Karen at Book Bath and Tamara at Thyme for Tea are hosting a special project this July, featuring the beautiful city of Paris. You can participate along with many others by clicking here.
Truth be told, I have actually never been to Paris. I have never even been to France. Perhaps though the reason why I have been in love with the city of Paris -- or at least the idea of it -- is because of the great need (or craving?) to visit it. Maybe I can start the first post for this July event by talking about how I even came about to fall for the city, despite the fact that I have never even been there myself.
I have to tell the truth; I am no longer a fan of Dan Brown. It is mainly because of his most recent book, The Lost Symbol. It was, to put it nicely, a bit self-indulgent and just plain unrealistic. However, when I was 12 years old, I happen to stumble upon a book recommendation from my Aunt -- who does happen to be a fellow book blogger you may know; Bookquoter -- suggesting I should read Dan Brown. So I did. I picked up her paperback copy of The Da Vinci Code, and I read. I read and read until there was no more. Truthfully, though I found the story entertaining in itself, what I fell in love with the most was the fact that the setting of the novel is in the city of lights itself. It oozed with information, background, and history. I pictured everything easily, as I did have an overactive imagination before. From there, my obsession with the city began. I began to think about myself walking on the very streets of Paris, drinking coffee, perhaps even eating macarons. Cliche, yes, but I did not care. I let myself venture with the thought, while I visit landmarks such as The Louvre, the Eiffel Tower, among so many others.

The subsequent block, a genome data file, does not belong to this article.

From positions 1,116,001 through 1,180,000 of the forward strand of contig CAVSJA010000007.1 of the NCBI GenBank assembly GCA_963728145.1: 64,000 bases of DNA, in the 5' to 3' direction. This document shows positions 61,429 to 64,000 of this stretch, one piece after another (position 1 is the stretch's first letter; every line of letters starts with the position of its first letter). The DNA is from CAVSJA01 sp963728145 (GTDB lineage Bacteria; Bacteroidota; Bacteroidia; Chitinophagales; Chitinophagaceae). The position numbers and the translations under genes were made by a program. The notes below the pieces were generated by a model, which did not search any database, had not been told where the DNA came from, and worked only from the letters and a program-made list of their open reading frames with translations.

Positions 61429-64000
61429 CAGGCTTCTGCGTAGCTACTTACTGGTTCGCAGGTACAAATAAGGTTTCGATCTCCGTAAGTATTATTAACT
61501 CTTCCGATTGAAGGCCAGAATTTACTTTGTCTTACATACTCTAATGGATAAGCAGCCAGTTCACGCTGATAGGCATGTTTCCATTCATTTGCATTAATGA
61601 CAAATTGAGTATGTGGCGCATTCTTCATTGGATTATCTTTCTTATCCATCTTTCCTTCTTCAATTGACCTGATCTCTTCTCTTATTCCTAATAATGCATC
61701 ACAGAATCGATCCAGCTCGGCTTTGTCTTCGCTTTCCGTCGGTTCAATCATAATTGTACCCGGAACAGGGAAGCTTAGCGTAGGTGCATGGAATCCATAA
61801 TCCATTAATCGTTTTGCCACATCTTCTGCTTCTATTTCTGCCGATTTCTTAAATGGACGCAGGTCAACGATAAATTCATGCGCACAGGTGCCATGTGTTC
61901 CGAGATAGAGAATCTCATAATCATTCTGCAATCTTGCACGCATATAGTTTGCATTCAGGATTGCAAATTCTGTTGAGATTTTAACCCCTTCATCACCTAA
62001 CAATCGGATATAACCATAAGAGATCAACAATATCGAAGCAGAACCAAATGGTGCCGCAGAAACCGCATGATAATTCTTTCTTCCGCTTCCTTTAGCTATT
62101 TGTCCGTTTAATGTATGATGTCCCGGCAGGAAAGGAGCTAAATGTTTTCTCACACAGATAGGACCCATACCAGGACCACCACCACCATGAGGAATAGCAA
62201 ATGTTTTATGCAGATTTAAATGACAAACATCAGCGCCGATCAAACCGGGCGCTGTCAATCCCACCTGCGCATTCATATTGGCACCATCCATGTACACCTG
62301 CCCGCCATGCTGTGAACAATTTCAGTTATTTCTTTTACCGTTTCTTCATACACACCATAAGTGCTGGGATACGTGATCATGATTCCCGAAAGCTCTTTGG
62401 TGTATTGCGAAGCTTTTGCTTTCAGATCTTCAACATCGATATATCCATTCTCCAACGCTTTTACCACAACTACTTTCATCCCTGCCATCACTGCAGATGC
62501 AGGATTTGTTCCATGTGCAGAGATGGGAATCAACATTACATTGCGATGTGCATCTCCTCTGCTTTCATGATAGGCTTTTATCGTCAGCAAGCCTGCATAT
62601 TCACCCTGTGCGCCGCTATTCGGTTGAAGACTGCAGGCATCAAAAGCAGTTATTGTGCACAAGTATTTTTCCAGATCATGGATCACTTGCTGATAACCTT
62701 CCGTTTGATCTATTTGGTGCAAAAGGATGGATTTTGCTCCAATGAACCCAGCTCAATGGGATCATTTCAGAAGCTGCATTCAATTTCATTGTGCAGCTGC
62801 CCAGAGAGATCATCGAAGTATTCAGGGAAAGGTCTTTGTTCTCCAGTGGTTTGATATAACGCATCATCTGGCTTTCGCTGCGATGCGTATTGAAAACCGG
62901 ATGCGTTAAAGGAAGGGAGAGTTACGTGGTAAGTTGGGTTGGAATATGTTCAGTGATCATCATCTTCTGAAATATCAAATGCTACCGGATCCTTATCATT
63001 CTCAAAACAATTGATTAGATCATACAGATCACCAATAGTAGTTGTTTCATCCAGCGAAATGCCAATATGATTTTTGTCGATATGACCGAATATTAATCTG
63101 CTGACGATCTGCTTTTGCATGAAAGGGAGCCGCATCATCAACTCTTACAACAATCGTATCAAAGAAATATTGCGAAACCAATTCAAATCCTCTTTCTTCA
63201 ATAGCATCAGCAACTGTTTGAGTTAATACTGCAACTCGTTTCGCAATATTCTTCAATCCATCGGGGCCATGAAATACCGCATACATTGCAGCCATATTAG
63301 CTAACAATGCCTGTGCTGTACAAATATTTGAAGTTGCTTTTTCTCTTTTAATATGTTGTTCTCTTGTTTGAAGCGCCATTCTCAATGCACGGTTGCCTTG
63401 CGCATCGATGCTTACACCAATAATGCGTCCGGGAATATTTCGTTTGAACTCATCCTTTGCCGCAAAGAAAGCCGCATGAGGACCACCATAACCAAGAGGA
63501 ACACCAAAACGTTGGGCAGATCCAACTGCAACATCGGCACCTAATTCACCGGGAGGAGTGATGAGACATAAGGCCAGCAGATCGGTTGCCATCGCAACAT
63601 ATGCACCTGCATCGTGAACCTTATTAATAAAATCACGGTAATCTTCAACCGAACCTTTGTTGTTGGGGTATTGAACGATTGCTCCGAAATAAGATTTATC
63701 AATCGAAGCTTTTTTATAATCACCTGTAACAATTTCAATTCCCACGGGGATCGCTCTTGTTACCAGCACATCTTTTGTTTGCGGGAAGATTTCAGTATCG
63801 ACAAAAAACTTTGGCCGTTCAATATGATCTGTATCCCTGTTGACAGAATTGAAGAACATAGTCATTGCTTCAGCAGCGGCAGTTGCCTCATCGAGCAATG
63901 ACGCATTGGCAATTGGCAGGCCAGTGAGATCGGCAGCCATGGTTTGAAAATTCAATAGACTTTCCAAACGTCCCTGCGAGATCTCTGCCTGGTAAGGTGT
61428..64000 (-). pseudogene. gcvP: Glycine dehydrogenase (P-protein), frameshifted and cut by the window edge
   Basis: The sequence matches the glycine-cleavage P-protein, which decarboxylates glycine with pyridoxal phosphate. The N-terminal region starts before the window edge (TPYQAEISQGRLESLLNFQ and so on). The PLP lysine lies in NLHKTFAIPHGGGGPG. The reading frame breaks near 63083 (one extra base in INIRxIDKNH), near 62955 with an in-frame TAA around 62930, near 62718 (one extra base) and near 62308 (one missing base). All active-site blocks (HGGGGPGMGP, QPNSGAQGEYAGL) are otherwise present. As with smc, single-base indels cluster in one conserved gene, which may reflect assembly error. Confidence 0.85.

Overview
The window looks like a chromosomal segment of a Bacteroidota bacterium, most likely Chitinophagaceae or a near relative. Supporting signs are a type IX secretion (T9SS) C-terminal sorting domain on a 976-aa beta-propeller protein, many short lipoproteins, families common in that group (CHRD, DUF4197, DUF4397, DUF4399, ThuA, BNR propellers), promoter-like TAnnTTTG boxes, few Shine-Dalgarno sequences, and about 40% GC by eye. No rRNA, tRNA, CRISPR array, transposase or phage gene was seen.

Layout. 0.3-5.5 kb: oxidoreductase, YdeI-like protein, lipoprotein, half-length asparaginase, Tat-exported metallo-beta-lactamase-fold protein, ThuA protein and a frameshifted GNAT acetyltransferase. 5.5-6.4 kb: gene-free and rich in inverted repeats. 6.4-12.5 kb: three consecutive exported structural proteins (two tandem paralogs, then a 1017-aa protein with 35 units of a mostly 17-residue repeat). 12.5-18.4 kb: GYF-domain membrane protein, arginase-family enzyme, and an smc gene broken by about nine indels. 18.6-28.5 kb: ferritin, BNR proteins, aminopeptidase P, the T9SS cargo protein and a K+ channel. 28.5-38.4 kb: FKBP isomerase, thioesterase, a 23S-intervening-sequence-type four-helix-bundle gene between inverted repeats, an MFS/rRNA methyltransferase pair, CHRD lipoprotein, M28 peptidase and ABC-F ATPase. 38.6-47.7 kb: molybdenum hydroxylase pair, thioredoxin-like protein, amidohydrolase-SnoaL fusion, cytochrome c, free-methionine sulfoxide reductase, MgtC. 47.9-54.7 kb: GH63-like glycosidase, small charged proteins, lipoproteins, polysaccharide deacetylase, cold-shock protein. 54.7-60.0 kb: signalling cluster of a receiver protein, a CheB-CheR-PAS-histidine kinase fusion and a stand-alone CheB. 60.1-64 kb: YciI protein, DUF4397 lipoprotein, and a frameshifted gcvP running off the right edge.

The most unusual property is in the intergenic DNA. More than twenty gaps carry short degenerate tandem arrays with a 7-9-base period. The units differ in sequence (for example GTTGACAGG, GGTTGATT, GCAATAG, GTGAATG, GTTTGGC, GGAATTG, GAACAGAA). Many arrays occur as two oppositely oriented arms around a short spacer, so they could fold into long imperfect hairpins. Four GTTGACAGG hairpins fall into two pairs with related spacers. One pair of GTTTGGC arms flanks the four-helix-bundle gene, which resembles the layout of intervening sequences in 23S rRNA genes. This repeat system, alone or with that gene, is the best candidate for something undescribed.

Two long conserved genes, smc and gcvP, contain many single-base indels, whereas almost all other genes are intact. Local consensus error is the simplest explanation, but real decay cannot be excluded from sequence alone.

I also realized that one of my favorite childhood books, The Little Prince, was written by a French author. I felt ignorant, not even knowing about this little bit of information. So I started craving and asking for anything related to French literature. Once, when my grandparents took me and my cousins to the bookstore -- to let us buy ONE book of our choice -- I gave up my usual choice; The BabySitter's Club by Ann M. Martin. What I picked up was a copy of The Stranger by Albert Camus. I felt all grown-up buying the thick novel, and though I didn't even read it until.. hmm.. 7 years later, I can still remember the purchase very well.
I was fourteen when I first watched and read Phantom of the Opera. I wanted to visit the Paris Opera House immediately, dreaming of its architectural design and history. I was also able to watch the movie, Amelie and fell in love with it. Next was Love Me If You Dare; I fell in love with that too. Then one day, I took a trip to the bookstore. This trip changed things for me in the French literary department. I bought a copy of Suite Francaise by Irene Nemirovsky, and I devoured it like I was starving. I read it in just a few days, and couldn't put it down. Did not want to put it down. It was a sad book -- a tragic one, actually -- but I fell in love with its story, the characters, and the incredible setting. I began to picture myself visiting the places the characters set their foot on, and from there, it was as if I was visiting the city itself.
Like I said in the beginning, I have never been to Paris. In imagination, I have been there, multiple times already. In my head, it is my favorite city. I want to visit. I want to go there. I want to breathe and smell its grandeur. Even my mom knows about my fascination with it and all about my hopes to visit the place. On Christmas 2008, she gave me a figurine of the Eiffel Tower. It's a simple gift, really, but attached to it was a little Post-it note, saying; "Someday." I still have it until today, standing on my shelves, next to my books. So yes, someday, I will go there, perhaps with her. That, I am certain, I would really, really love.